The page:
Literature and the essence of culture

The essence of culture is reflected in literature. Authors absorb the many cultural manifestations to blend it with their thoughts. Their expression in prose highlights their views about culture and society. Classical literature from Pakistan such as those produced by Saadat Hasan Manto, Mumtaz Mufti, Bano Qudsia, to name a few, displayed the cultural aspects through words. These authors used the foundations of the prevailing dynamics of culture to share their interpretations about social norms and how they affect people. These included the apprehensions as experienced by society as a whole and as an individual.
Authors use prose as a means of catharsis or as a pure expression of ideas. Perhaps this is why literature connects all humans under its umbrella. Literature also creates a portal from the readers’ current state to a point in the past – the moment when authors had written these words. Readers live several lives as envisioned by the author. They also feel the characters’ apprehension, anxiety, happiness and relief. While literature can take the form of prose or poetry, the written word makes a profound impact on the readers’ minds. Moreover, these characters do have the cultural aspects and traditional propensities embedded in them to make them relatable. This wonderful union of the readers’ thoughts with the characters’ intentions as presented by the author’s opinion compels readers to indulge in introspection.
If we look at Saadat Hasan Manto’s short story, “Naya Qanoon” (New Constitution), we are introduced to his character, Mangoo. He is a tonga driver. Being uneducated, he does not know much about the new constitution that is to be implemented. However, being a tonga driver, he overhears what his passengers discuss regarding the new constitution. Mangoo believes that this new rule will bring a positive change to society. He even washes his horse cart and waits for the auspicious day. He feels disheartened to see that nothing has changed. Manto was referring to the implementation of the Government of India Act 1935. This rule gave autonomy to the Indians. Critics are pretty much sure that the average, uneducated Muslim living in 1935 would have reacted to the Government of India Act much in the same way as Mangoo did.
Similarly, Mumtaz Mufti’s novel, Ali Pur Ka Aeeli, is, in fact, his biography. The readers will learn about Mufti’s relationship with his father and his stifling love affair with a woman. Again, the emotions that readers will feel stemming from Mufti’s words will connect to the cultural norms and restrictions prevailing in our society. They were correct when Mufti wrote those words and they still have power today.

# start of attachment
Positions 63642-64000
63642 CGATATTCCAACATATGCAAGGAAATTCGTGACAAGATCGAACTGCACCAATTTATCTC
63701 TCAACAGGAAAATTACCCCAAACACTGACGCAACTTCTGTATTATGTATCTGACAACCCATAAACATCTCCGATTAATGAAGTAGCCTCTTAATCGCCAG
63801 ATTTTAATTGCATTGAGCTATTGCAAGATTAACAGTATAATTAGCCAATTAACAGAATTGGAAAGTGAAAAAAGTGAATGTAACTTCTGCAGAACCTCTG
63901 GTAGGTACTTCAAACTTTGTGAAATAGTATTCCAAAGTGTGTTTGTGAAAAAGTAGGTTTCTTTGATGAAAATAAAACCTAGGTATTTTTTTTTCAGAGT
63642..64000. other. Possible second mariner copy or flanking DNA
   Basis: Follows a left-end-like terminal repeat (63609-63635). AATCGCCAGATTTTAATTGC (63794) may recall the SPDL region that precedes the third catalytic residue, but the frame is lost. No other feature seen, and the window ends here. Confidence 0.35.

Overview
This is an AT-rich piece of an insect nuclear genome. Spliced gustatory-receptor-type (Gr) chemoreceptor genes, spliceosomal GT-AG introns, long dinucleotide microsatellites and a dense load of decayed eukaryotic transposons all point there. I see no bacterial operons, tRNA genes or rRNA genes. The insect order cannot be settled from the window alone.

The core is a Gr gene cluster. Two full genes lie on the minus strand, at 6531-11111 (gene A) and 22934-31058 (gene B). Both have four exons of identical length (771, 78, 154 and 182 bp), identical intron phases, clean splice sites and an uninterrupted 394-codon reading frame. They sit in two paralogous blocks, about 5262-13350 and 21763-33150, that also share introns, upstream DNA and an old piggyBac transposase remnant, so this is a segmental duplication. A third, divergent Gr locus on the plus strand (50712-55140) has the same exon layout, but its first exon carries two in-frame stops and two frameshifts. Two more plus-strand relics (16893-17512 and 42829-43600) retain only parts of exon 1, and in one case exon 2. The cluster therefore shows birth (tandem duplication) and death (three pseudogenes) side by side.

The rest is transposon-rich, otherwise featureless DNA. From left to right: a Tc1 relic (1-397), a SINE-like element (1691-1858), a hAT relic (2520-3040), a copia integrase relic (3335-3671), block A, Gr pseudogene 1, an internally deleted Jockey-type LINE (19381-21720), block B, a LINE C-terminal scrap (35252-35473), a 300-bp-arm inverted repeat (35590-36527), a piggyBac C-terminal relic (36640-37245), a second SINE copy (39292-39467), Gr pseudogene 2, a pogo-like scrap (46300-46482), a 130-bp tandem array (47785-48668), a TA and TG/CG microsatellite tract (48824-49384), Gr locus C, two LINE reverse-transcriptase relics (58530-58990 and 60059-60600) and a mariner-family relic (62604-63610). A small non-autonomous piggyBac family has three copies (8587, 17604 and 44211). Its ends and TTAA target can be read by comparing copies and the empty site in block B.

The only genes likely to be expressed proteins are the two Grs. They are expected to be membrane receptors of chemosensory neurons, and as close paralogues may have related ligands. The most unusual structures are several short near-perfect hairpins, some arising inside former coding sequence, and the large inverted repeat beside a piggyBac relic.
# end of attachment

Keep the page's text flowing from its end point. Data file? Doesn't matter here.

Bano Qudsia in Raja Gidh, one of her most acclaimed novel, give us several characters. They include Professor Sohail, Seemi Shah, Qayyum and Aftab Butt. Through these characters, Qudsia shows us the importance of not living on dishonest means. The thoughts that readers conjure while reading the lives of these characters are linked to our cultural history.
Bapsi Sidhwa, in her novel The Crow Eaters, presents some conventional characters of her community – the Parsees. She explores the life of her character, Freddy Junglewalla, who moves with his family from his village to Lahore. The transformation and transition of this Parsee family is a clear representation of how a family belonging to a similar community would have reacted to circumstances. Sidhwa’s depiction of the character’s emotions while dwelling on their thought process branches out from her observation for she was also part of the same community.
When we talk about representing culture in literature, then we cannot forget the popular Inspector Jamshed Series by Ishtiaq Ahmad. It is a pure example of storytelling and how this aspect is deeply rooted in our society. Each book of the series is a blend of human emotions backed by the strong family values that Inspector Jamshed cherishes. While the readers were mesmerized by the adventure and suspense that Ishtiaq Ahmed added to his stories with ease, they were also subconsciously being revealed why living an honest life is necessary. Through the stories, Ishtiaq Ahmed dwelled upon the importance of friendship and why people with bad intentions always face troubles.

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